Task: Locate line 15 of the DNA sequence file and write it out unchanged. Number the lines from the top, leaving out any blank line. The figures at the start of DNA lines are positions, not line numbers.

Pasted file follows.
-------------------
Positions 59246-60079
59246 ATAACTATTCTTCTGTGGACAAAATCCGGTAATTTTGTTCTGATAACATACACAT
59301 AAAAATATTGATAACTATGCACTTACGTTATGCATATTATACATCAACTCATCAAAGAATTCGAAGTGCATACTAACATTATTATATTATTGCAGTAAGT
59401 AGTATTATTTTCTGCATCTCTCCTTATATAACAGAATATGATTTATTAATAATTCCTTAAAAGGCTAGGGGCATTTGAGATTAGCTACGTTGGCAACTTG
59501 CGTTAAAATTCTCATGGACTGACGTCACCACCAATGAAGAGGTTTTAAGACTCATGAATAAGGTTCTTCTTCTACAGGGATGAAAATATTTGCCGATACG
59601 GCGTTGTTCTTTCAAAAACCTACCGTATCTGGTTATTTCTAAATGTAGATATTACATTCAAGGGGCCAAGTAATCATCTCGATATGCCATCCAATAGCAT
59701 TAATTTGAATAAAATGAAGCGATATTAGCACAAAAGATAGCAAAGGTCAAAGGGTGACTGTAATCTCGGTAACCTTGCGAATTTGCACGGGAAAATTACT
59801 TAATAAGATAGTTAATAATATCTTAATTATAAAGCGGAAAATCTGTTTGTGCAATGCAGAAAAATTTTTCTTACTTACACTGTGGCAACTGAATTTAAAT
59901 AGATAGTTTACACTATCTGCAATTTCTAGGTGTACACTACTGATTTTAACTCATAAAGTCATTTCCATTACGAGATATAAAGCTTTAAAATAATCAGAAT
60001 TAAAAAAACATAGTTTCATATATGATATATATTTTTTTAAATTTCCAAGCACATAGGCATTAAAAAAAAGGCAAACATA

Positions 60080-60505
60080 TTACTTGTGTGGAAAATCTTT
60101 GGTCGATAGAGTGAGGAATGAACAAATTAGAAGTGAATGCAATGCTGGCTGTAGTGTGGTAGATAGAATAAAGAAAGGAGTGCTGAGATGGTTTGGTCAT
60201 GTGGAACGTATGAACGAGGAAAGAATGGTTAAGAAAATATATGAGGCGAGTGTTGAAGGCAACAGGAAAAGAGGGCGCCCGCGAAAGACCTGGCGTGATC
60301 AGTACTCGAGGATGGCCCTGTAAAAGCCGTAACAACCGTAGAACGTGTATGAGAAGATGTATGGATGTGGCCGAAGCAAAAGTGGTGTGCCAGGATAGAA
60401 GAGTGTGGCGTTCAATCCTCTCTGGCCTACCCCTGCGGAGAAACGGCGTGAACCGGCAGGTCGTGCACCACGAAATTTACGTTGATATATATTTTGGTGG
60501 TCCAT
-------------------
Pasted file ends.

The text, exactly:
60301 AGTACTCGAGGATGGCCCTGTAAAAGCCGTAACAACCGTAGAACGTGTATGAGAAGATGTATGGATGTGGCCGAAGCAAAAGTGGTGTGCCAGGATAGAA